Right lets try again! Laisser is contextual here.
"Je te laisse" = I leave you [to it];
"Je te la laisse" = I leave it [to] you.
The difference is in the context of either. The first has the meaning of leaving someone alone to get on with something:
"You're doing homework? I'll leave you to it."
The second, using the pronoun, could mean giving a specific person a task:
"John, I need the financial reports for the meeting tomorrow. I'll leave it to you."
Maybe the meanings are more/less subtle in some circumstances but each's grammatical structure seems enough to distinguish one from the other.
Also, it's discussed already here. And the downvoters could do better by giving their opinion.
Yes, I noted that they were distinguishable below, I just needed to see the former "I leave you to it" translated into French. Again, the discussions presented below by others weren't quite on the topic I was going for, which you seemed to update here. Thanks for putting this side by side this way, despite the two meanings being subtle. I see why I can't do it in French. At least more than my understanding of why they can't be interchanged in English.
I guess je vais vous la laisser would be future? I am not sure...but maybe duolingo is thinking that 'I leave it to you' implies the future. Like when a professor is assigning homework and states 'You can chose any method for this problem, I leave it to you'. It still sounds a little awkward though.
At first, I wondered why both "Je vous la laisse" and "Je le lui donne" are correct, since the position of the direct and indirect objects are switched.
I found the answer:
When a verb is preceded by two Object Pronouns, the indirect comes first, except lui and leur.
Interestingly, its the same in Asian languages such as hindi, gujurati and urdu (and maybe even farsi)
mey apko yeh chor raha hu - i am leaving this (with) you. literally - i you this leaving.
Though we can shift the objects around in these languages because context will tell you which is correct. I guess practice will help us remember this rule.
In many languages (including English), under the right context, this sentence has virtually the same meaning in both present/future tenses. switching tenses still looks wrong to me. e.g.: "je vais a Paris demain" would be translated as "I am going to Paris Tomorrow" even though it is obvious that we are talking about an action in the future....
But "I'm going home on Sunday," would be "je vais aller chez mois le dimanche" (right?) And the french construction aller+infinitive is considered a future tense, just like in English.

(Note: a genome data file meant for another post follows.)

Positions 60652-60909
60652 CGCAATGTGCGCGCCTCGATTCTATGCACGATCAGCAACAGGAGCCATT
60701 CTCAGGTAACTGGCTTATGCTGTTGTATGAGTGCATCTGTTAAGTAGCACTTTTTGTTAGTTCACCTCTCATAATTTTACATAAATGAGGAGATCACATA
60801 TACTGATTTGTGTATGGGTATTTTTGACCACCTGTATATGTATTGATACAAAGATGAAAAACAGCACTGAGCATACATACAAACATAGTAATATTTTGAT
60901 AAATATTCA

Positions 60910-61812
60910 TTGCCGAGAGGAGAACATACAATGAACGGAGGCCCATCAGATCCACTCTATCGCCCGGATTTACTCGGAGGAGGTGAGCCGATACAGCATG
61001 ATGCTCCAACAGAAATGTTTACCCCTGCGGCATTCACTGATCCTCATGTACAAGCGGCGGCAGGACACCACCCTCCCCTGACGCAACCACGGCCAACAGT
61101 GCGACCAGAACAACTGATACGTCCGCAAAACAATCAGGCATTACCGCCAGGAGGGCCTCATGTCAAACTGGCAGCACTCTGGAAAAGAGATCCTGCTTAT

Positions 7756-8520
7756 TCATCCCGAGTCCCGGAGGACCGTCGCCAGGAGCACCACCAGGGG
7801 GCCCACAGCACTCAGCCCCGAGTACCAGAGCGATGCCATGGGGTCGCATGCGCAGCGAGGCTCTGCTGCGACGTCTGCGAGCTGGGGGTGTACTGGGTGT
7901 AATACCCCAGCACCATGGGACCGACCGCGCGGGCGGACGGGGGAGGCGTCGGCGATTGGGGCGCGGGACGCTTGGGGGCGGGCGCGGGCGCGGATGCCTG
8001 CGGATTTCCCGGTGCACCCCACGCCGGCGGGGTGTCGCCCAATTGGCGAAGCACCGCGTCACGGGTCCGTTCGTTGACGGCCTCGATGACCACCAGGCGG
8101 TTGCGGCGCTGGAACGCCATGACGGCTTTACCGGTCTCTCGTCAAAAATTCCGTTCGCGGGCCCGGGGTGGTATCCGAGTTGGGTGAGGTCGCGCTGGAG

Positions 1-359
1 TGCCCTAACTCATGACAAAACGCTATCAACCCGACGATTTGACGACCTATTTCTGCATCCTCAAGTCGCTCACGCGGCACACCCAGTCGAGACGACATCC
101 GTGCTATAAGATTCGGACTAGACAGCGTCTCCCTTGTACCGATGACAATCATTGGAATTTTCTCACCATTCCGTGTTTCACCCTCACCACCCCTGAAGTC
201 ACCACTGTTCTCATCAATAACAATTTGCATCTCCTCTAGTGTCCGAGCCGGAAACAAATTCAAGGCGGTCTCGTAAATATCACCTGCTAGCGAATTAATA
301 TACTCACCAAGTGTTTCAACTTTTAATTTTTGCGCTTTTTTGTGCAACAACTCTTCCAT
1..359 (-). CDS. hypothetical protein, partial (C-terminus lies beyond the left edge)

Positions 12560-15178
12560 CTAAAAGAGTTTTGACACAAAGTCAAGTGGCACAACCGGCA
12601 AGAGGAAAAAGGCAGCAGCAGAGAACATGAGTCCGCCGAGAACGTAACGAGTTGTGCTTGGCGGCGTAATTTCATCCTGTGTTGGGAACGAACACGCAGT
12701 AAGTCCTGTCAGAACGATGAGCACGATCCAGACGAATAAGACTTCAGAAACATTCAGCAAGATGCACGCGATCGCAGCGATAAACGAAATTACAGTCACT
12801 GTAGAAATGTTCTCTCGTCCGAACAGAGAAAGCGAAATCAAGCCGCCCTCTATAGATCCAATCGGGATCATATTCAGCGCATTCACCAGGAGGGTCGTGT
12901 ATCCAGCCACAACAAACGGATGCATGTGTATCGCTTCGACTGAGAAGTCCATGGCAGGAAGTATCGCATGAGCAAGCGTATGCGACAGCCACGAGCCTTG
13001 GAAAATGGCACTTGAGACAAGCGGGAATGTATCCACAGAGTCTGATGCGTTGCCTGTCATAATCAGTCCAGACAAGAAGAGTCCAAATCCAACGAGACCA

edit: Actually I guess "I'm going home on Sunday" would be "je vais chez moi le dimanche"? ... oops. Dunno if you would say that in French though.
I gave a response to a similar question in a different discussion thread (for the translation of "Je vous la laisse" as "I will leave her to you"). I'd like to know if my reasoning is correct, so here's a cut-and-paste of my response in hopes that someone can point me in the right direction if I'm way off:
I could be wrong, but I think they've used the present subjunctive tense in the "Je vous la laisse" translation. Both present tense and present subjunctive tense are "je laisse" in French, but one means "I leave" and the other means "I will leave" in English.
That said, I thought present subjunctive tense was supposed to be used when there is some amount of doubt, need, or impossibility to a statement (and in some other situations that don't seem relevant to this sentence). For example, "It is possible that I'll leave her to you" or "It is necessary that I'll leave her to you" would probably require the subjunctive tense. Without having a context to the sentence, it seems like the future tense ("je laisserai") would be a better choice here.
I think that this sentence may be related to something called double object pronoun , hope this will help http://french.about.com/od/grammar/a/objectpronouns.htm
@Ronnie-JA: "Yes, you're right. And I'm wrong... well, we're both wrong..."
you're absolutely correct on this one.
'là ' could be used in a few different ways.
It does indeed make me happy that we managed a thorough answer to Charlotte's question and to our own lack of knowledge in some aspects.
(Click links above)
In these cases, there are examples of the "je... te... ??? laisse (???)" format. Here, the pronoun [it] before the verb laisser could stand in for a noun like "le choix" or "le travail" or "le devoir".
Just something for you to consider.